So-called A1 cows are “newer” breeds that experienced a mutation of a particular amino acid some 5,000 years ago, whereas A2 cows are the older breeds that do not have this mutation. As Thomas Cowan, MD, a founding board member of the Weston A. Price Foundation explains in his article Devil in the Milk, milk consists of three parts:
- Whey and
- Milk solids
The milk solids consist of a variety of proteins, lactose and other sugars. One of these proteins is called beta-casein, and this is the protein of interest when comparing A1 and A2 milk.
All proteins are long chains of amino acids. Beta casein is a chain of 229 amino acids. A2 cows produce this protein with a proline at number 67, whereas A1 cows have a mutated proline amino acid, which converts it to histidine.
The proline in A2 milk has a strong bond to another small protein called BCM 7, which helps keep it from being released.
Histidine (the mutated protein), on the other hand, only weakly holds on to BCM 7, so it is liberated in the GI tract of animals and humans who drink A1 cow milk. Now, BCM7 is a powerful opiate that can have a very detrimental impact on your body.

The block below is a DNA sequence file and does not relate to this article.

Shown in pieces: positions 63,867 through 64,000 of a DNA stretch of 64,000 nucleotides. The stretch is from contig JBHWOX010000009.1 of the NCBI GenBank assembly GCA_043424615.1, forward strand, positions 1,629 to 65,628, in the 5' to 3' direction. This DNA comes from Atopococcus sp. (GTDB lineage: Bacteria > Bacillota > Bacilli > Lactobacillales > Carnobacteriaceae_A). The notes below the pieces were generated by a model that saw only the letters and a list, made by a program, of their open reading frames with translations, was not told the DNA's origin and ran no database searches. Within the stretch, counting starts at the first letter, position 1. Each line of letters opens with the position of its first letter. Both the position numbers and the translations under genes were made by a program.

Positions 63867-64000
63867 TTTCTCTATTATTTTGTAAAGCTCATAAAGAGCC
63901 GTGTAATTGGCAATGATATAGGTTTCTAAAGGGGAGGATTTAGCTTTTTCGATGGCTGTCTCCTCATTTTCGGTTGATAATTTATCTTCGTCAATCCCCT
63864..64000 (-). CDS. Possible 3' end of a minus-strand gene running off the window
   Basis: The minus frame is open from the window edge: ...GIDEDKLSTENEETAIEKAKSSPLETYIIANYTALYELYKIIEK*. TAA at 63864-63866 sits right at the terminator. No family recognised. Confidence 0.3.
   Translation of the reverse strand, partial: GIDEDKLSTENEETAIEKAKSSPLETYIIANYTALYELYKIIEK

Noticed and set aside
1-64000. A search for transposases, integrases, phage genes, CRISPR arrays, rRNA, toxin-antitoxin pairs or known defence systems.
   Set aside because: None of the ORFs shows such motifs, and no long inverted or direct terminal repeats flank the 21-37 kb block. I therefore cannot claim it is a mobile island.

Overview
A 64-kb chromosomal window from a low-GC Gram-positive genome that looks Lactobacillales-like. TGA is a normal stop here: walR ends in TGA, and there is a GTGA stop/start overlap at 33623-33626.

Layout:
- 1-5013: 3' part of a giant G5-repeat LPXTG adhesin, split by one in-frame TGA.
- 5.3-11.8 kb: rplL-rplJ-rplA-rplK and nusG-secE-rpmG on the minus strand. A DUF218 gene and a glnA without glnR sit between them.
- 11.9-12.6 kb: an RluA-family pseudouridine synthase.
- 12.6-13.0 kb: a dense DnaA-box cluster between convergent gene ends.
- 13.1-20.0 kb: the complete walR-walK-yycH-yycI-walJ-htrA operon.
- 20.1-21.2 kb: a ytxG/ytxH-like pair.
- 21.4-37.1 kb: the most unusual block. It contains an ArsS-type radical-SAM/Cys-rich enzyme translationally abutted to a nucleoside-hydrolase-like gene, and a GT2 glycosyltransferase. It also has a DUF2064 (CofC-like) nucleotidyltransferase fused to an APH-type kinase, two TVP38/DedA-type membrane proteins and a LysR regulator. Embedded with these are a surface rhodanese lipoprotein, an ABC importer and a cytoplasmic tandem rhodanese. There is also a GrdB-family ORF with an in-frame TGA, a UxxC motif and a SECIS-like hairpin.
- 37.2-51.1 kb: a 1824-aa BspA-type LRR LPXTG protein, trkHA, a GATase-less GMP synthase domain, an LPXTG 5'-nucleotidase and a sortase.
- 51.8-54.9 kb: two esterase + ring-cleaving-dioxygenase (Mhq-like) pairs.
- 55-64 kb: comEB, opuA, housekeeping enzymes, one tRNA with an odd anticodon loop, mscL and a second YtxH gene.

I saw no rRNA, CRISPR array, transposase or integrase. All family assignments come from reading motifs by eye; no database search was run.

As discussed in the article above, it is likely the cause of increased phlegm production in your digestive- and respiratory tract, which can worsen upper respiratory problems.
This confirms previous findings, discussed in Keith Woodford’s book Devil in the Milk: Illness, Health and the Politics of A1 and A2 Milk. In it he writes that BCM 7 selectively binds to the epithelial cells in mucus membranes and stimulates mucus secretion. But that’s not all. BCM7 has also been implicated in other far more serious health problems, such as:
- Type 1 diabetes
- Neurological impairment, including autism and schizophrenia
- Impaired immune function
- Autoimmune disease
- Heart disease